“For me, a huge part of the attraction is being out in nature and enjoying God’s creation,” she says. And “there’s an adrenaline rush. I would fall into that category. I’m addicted to it!”
Lindsey Scheltema, 17. Motocross racer. Michigan.
Now a senior at South Christian High in Grand Rapids, Mich., and a member of Covenant CRC there, Lindsey Scheltema became interested in motorcycles at age 8. That’s when her dad, who’s loved and owned motorcycles since his teenage days, bought a small one for Lindsey’s brother. “I ended up taking over the bike,” Lindsey says. Three years later she joined the world of motocross (“MX”) racing.
A motocross bike is a small, off-road motorcycle with a fairly small engine. Races take place on courses full of hills, sharp curves, and other obstacles that test the riders’ skill.
Lindsey now races in the MX amateur national series, which has sent her to Tennessee, Texas, and California. When at home in Michigan, she trains at a gym and practices with friends. That “helps you learn how to handle your bike with other racers on the track, and you can get a better feel for what race day will be like,” says Lindsey.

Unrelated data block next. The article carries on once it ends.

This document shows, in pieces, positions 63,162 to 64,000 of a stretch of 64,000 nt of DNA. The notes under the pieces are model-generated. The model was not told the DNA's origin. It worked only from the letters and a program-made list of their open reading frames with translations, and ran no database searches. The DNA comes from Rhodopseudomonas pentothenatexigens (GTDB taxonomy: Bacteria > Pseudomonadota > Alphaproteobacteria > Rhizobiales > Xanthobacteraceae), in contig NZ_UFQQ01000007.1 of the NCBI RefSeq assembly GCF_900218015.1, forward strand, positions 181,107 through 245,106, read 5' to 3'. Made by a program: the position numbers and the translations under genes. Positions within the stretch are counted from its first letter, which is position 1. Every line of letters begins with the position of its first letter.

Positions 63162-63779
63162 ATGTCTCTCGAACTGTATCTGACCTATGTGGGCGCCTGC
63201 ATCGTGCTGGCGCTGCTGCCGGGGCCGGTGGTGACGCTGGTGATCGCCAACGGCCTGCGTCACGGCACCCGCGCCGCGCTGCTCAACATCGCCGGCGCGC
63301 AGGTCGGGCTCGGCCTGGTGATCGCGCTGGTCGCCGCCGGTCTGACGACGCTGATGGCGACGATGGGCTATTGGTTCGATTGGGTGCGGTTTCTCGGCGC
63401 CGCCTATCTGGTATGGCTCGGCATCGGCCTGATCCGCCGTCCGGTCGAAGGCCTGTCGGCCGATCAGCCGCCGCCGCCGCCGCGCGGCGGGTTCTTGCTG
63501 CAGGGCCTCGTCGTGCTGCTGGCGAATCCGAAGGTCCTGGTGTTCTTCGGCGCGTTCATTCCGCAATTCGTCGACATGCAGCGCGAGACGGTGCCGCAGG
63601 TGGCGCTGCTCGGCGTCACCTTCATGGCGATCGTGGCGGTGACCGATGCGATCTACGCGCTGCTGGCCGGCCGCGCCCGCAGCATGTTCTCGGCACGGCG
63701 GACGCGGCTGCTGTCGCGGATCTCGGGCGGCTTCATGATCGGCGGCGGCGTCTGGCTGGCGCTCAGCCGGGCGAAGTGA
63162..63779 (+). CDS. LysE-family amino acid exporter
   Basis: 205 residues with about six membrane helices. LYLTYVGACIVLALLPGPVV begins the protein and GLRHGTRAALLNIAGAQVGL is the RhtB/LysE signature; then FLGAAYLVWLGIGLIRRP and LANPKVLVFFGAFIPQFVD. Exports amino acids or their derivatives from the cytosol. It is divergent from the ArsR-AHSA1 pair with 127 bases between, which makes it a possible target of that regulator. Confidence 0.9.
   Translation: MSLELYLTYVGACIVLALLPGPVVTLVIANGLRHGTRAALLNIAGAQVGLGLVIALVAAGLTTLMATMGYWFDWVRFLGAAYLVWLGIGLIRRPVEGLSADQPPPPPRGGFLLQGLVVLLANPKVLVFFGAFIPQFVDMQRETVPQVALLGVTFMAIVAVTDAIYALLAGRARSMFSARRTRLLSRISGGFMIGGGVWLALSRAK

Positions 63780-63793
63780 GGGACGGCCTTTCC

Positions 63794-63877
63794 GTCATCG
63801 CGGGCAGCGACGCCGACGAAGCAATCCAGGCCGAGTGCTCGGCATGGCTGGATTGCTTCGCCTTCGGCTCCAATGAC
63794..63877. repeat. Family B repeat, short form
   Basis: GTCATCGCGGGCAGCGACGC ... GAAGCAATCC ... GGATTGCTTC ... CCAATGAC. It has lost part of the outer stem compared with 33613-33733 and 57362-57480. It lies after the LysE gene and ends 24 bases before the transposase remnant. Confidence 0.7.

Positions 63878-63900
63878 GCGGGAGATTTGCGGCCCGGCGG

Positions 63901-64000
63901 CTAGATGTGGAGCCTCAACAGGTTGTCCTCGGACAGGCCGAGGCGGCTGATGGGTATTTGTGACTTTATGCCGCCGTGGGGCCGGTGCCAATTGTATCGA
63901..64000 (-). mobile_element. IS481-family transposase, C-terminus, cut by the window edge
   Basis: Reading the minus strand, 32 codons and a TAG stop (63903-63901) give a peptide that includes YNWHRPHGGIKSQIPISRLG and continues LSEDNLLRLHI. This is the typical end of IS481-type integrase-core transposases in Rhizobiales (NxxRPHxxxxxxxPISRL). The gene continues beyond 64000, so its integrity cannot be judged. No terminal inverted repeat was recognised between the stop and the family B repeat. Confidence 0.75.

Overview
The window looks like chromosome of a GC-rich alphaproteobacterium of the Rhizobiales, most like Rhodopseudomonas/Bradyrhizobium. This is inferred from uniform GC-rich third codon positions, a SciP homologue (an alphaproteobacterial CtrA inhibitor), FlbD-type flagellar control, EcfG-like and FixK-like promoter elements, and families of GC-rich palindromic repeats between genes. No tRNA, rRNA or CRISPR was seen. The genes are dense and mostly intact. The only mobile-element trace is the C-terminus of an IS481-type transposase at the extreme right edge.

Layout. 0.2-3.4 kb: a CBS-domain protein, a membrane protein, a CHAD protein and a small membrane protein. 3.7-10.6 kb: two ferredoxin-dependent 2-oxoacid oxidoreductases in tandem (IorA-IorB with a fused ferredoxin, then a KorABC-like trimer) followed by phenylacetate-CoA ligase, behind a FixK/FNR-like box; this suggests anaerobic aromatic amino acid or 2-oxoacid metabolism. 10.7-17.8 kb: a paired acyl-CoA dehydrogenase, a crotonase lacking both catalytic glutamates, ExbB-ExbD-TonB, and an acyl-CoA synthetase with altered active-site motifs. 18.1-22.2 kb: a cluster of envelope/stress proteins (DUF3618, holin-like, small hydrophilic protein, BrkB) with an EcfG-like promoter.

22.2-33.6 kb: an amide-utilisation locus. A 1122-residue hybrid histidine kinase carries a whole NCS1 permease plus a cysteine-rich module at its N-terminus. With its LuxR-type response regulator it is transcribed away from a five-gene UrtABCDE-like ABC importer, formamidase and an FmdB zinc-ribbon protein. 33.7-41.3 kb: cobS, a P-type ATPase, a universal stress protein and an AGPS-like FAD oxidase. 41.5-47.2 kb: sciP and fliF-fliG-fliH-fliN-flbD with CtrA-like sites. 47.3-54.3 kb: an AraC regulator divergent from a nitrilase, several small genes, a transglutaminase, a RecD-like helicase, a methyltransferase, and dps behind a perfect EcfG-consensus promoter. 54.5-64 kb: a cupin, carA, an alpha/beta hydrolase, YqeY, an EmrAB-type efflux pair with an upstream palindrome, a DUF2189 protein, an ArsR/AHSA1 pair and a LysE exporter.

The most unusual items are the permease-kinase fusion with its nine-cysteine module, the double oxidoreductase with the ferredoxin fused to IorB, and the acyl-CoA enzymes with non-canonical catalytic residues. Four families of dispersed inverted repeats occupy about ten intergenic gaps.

She’s passionate about motocross. “When most of your life is taken up by one thing, it almost can become an addiction,” she says. It’s an addiction, though, that Lindsey feels has brought her closer to God. She believes the discipline of racing has helped her be more disciplined in her relationship with God. Lindsey notes that at the racing nationals she also gets to hear “incredible sermons with motocross illustrations” from Kevin Cozad. Cozad is himself a racer, but also a pastor and the leader of the “MXers for Jesus.” The program encourages and nurtures Christian bikers and witnesses to non-Christians.
Lindsey knows her sport is dangerous, and she has gotten hurt “due to misjudgments, not paying full attention, certain track obstacles, and other racers.” But, she insists, “risks are taken by everyone, every day. Fewer people die racing motocross in a year than get killed in car accidents and by gunshots every day.” And she notes, “I’m not scared to take a risk knowing that God will be right there by my side.”
Steve Buys, 20; Matt Korthuis, 20; Jeremy Triemstra, 21; Kyle Van Strien, 20. Enduro car racing. Michigan.